China has been working at having a greater voice with ICANN for several years. China’s ICANN Engagement Center opened in Beijing in 2013. China is the only country to have such an entity. In 2015, China successfully organized a "high-level advisory committee" co-chaired by ICANN CEO Chehade and Alibaba CEO Jack Ma. The founders of this committee "invited 31 leading Internet figures from governments, enterprises, academic institutions, and technological communities to be members.” Again, as co-chair, China can work to shape the nature of the “advisory” mission.
China has also used other forums for building coalitions against the US and its supposed control of the Internet. China has framed Internet governance as a threat of potential US interference in other nations, making the case at recent summits of the BRICS (Brazil, Russia, India, China, and South Africa) organization and the Shanghai Cooperation Organization (China, Russia, India, Pakistan, Kazakhstan, Kyrgyzstan, Tajikistan, and Uzbekistan).
As another example, the speaker for China at the Russia-China Internet Forum in 2016 was Fang Binxing, a Chinese security specialist known as the “Father of the Great Firewall of China,” the collection of monitoring and control systems that blocks Chinese from unfettered Internet access. At the conference, Fang’s theme was that since most Internet infrastructure was located in America, Internet governance today was under American control. The Chinese are arguing for a governance system based on nation-states. Fang stated that state power already exists over the Internet, that the United States is that state, and the US is a hegemon dominating all other countries using the Internet. Fang’s conclusion was that cyber sovereignty should mean the US sharing control with other nation-states.
China has also pushed its nation-state multilateral theme at the United Nations. The approach they have been espousing here is "the need to internationalize Internet governance and to enhance in this regard the role of the ITU." The International Telecommunications Union is an entity under the United Nations in which, if some components of Internet governance were transferred to the ITU, China could act as a peer competitor to the US in promoting a form of governance to their liking.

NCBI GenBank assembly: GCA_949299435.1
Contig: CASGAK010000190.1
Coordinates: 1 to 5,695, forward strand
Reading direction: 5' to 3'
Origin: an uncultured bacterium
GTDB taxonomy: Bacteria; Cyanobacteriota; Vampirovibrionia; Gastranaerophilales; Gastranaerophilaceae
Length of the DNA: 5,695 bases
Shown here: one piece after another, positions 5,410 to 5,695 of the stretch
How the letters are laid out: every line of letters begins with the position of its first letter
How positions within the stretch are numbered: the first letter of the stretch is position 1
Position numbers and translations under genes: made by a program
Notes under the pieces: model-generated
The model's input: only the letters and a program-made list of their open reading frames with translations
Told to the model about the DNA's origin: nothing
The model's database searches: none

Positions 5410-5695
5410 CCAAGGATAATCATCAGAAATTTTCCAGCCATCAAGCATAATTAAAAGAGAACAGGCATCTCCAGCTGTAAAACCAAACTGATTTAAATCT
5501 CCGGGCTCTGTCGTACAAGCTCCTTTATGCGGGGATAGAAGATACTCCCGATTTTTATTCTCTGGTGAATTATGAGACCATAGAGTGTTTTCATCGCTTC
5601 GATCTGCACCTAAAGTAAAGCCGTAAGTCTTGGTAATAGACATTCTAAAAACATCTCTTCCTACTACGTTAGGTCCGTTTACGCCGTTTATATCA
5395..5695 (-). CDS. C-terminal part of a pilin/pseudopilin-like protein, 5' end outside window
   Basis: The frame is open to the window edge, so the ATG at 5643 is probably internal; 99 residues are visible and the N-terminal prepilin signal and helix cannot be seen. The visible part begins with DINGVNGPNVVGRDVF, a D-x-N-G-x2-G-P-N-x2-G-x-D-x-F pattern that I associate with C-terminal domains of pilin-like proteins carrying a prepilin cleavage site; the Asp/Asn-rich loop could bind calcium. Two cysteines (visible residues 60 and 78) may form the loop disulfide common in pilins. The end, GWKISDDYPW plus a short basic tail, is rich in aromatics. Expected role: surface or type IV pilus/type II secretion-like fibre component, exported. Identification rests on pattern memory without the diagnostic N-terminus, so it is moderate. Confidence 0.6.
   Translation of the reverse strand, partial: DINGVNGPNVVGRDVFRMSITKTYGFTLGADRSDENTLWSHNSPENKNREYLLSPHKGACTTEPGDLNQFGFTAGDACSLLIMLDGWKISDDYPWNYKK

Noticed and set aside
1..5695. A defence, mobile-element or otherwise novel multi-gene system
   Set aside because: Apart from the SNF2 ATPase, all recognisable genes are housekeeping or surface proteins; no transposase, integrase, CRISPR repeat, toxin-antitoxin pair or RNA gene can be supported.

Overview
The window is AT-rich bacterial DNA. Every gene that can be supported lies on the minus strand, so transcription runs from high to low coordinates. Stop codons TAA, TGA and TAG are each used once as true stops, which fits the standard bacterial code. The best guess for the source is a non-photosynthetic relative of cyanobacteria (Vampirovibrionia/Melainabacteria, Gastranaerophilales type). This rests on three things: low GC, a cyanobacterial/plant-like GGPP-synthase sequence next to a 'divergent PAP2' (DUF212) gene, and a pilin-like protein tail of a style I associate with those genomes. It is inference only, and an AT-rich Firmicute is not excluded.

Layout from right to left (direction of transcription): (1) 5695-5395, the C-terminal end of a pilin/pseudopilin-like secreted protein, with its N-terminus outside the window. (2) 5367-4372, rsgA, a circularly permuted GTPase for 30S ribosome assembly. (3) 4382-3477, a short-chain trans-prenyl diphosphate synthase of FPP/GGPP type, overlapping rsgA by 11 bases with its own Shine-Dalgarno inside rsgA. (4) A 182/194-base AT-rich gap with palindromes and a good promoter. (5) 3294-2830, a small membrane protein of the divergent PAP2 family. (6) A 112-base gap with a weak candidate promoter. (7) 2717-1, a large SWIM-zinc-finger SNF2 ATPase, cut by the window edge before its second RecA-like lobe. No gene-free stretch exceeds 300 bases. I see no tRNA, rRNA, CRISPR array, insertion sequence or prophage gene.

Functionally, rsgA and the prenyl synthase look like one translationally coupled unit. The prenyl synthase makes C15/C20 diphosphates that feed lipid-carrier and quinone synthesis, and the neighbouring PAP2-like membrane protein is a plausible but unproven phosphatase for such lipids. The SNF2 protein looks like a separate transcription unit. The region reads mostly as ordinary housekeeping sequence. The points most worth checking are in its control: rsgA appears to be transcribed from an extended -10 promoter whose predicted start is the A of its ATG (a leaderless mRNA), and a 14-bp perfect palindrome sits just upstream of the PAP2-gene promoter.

The fact is that the Internet has changed to the point that China has a logical claim to a louder voice in Internet governance. In 2000, when the West was deeply into Internet use, China had just one million users. In 2018, it is by far the country with the most Internet users with more than 700 million. What does the push for its own cyber sovereignty likely mean for the future of the Internet? When this question was posed to Eric Schmidt in September 2018, he answered in this way: "I think the most likely scenario now is a bifurcation into a Chinese-led Internet and a non-Chinese Internet led by America … Globalization means that they get to play too. I think you're going to see fantastic leadership in products and services from China. There's a real danger that along with those products and services comes a different leadership regime from government, with censorship, controls, etc.”
However, this develops in the near future. What seems clear is that China is actively espousing cyber sovereignty as a guiding principle for Chinese use of the Internet, and that China will establish stricter controls over how it is used by Chinese citizens. If that were a problem for China alone, it might be ignored by other countries. However, current actions indicate that control of the Chinese Internet includes attempts at censorship that have impact on the rest of the world. Censorship demands are being directed, successfully in many cases, at outside entities. Furthermore, China is building out its digital infrastructure into the rest of the world through their Belt and Road Initiative, which may give China control over standards, hurt the competitiveness of other countries in the telecommunications market, and make outside networks more vulnerable to Chinese intelligence collection. It is important at this time to recognize that the Chinese diplomatic push for new forms of Internet governance has other elements. Cross-border censorship, equipment and training for stronger government control in other nations, international communications infrastructure and more domination by Chinese hardware. All this imbedded in China’s concept of its cyber sovereignty.